The topic of single-payer healthcare is enjoying a moment in the limelight in the US. A significant chunk of the population supports such a system, and more than a few presidential candidates have stated they do as well. As sweeping economic policies go, this one seems to be easier to analyze than many, given that there are a number of countries using such (or very similar) systems, including other Western democracies.
My main questions are as follows:
Does the theory and evidence indicate that single-payer improves the financial well-being of patients, and if so, how are those improvements distributed (how do the benefits differ at different income levels, e.g.)?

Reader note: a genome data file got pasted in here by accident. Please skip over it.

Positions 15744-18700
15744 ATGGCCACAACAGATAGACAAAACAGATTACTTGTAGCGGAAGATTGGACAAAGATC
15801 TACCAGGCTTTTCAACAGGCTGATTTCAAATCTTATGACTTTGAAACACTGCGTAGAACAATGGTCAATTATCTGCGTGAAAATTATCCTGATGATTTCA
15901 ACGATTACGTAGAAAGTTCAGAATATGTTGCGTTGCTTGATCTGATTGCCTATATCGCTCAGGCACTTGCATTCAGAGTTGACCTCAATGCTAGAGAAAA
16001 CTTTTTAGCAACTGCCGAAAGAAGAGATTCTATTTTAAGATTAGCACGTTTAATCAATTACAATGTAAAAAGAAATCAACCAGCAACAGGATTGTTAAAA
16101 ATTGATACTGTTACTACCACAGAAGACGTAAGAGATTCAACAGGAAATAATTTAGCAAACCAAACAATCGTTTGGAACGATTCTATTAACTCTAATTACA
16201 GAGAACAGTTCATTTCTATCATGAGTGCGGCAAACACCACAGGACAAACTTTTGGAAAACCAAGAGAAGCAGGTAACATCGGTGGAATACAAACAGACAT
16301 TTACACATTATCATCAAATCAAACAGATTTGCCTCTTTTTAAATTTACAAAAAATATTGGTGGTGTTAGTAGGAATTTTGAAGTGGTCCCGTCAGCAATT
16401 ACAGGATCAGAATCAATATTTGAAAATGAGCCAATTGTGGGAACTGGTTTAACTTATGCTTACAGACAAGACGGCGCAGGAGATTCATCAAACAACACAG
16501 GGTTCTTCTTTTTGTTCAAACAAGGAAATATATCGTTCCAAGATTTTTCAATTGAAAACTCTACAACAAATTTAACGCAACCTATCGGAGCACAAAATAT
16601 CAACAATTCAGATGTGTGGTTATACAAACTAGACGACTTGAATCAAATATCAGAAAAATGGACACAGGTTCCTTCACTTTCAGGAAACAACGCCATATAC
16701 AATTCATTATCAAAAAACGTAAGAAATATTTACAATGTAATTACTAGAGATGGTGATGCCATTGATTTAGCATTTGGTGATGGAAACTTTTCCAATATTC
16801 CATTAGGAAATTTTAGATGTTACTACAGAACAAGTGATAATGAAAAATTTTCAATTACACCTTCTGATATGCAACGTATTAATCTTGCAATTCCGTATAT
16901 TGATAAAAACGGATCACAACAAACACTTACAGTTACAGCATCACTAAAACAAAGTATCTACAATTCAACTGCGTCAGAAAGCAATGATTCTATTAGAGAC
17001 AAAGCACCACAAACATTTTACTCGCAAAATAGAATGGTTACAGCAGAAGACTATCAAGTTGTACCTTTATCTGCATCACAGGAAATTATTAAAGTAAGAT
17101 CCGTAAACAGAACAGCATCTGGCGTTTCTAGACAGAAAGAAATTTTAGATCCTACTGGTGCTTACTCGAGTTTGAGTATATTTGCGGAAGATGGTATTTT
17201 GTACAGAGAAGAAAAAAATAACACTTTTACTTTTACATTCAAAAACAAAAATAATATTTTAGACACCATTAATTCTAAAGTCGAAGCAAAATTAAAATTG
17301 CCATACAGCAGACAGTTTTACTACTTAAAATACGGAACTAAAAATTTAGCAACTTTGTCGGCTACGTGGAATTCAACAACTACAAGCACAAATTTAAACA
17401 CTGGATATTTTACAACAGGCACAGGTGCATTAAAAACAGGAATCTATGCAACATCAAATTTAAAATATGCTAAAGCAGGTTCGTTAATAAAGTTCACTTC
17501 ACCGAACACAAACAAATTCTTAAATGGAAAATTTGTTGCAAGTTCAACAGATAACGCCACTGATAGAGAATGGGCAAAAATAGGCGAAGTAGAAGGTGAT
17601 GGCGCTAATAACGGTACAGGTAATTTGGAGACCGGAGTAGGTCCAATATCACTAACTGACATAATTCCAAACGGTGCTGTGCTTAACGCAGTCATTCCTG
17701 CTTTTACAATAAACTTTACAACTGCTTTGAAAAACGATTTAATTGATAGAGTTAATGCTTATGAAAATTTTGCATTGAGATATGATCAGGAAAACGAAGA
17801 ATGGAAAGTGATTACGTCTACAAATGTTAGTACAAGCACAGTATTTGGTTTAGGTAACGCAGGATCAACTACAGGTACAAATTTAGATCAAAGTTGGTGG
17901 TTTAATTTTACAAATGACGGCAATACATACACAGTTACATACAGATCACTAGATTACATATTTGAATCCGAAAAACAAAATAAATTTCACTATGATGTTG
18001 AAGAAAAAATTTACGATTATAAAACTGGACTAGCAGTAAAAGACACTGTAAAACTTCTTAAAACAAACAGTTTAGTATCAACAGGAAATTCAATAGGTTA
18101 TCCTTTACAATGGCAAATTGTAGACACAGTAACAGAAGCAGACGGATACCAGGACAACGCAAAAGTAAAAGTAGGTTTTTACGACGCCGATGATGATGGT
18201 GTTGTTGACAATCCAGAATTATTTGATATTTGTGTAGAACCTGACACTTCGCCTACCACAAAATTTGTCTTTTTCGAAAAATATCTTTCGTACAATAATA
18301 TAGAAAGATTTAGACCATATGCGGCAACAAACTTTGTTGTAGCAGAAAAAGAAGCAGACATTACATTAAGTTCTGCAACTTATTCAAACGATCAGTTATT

How does it affect the medical industry generally? Is there merit to the claims opponents of single-payer often make that it reduces innovation and technological advancement within the sector? How does it affect employment and wages of medical staff?
Beyond the obvious (higher taxes), what are the implications of such a massive government spending program?
I have no particular background in economics, but I imagine that this question will generate very different answers from different economic schools. I'd appreciate several perspectives, if possible!